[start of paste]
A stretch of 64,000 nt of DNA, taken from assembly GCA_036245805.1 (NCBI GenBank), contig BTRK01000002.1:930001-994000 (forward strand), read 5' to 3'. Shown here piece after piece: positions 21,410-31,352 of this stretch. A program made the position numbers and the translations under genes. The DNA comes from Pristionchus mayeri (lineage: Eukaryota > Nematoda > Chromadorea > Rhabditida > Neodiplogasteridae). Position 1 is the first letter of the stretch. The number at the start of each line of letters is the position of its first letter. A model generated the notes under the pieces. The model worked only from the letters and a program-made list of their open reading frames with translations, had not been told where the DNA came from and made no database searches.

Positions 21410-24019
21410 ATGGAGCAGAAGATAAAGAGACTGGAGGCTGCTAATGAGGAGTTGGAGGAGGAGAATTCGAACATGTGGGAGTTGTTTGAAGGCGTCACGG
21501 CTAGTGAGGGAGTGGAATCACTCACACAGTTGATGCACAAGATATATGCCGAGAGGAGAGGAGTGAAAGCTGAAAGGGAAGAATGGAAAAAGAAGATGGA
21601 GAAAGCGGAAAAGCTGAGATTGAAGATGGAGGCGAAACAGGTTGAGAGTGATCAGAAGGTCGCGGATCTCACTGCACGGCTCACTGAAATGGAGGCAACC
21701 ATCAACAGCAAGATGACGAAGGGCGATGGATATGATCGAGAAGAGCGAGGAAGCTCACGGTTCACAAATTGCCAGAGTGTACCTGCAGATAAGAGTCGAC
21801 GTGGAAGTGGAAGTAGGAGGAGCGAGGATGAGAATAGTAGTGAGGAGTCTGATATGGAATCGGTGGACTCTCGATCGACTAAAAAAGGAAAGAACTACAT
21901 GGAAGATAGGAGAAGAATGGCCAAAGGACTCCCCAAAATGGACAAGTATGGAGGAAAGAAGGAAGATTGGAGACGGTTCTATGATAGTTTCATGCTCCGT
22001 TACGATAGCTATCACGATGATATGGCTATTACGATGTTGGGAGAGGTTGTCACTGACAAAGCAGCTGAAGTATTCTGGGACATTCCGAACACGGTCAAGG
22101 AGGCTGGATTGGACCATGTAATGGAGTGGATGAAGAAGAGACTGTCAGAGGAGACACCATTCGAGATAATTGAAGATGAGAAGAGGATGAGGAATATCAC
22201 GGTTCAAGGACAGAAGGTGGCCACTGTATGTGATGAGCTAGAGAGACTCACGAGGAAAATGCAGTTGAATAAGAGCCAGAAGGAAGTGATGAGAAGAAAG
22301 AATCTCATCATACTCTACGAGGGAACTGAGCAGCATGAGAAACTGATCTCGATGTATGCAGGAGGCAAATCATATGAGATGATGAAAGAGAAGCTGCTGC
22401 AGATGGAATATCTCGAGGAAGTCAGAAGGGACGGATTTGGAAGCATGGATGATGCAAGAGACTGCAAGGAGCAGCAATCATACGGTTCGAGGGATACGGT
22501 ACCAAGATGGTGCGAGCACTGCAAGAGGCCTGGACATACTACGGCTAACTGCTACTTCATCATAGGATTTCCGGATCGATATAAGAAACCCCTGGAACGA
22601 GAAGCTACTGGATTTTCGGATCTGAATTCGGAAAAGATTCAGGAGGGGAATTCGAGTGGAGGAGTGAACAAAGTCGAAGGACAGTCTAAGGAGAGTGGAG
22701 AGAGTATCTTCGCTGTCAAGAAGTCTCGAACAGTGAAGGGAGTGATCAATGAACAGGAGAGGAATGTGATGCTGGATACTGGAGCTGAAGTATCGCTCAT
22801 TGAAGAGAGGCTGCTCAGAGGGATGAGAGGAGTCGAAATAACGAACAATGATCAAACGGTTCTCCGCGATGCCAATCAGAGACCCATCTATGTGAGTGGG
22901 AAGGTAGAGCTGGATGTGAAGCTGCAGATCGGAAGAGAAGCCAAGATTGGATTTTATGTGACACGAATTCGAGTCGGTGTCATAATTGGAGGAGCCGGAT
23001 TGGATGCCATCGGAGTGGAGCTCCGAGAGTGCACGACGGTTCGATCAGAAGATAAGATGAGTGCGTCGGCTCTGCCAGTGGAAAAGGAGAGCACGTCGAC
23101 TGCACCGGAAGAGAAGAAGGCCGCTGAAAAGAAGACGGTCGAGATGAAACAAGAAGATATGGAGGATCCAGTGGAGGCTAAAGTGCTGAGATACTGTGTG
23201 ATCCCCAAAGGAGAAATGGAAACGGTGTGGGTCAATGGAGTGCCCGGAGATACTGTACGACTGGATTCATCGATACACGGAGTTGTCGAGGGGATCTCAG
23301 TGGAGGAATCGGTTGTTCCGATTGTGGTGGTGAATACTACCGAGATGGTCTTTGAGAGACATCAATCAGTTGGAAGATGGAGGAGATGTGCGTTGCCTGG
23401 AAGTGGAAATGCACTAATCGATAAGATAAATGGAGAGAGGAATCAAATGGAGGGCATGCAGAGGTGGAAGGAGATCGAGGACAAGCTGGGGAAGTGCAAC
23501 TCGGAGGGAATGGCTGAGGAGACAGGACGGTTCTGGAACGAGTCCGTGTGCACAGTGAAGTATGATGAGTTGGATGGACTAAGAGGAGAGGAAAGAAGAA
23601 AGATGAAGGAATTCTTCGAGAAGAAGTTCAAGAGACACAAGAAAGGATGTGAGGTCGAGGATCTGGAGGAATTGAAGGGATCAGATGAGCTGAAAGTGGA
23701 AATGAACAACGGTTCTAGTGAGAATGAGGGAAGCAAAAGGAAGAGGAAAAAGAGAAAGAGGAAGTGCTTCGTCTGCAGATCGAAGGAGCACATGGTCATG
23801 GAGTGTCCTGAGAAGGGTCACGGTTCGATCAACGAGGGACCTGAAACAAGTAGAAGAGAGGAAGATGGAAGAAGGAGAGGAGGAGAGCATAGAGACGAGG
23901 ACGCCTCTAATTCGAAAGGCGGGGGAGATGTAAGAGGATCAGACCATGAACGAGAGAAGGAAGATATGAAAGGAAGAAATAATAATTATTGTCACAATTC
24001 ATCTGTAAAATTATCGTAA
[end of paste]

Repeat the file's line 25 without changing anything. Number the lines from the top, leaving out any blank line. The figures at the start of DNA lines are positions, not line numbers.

23601 AGATGAAGGAATTCTTCGAGAAGAAGTTCAAGAGACACAAGAAAGGATGTGAGGTCGAGGATCTGGAGGAATTGAAGGGATCAGATGAGCTGAAAGTGGA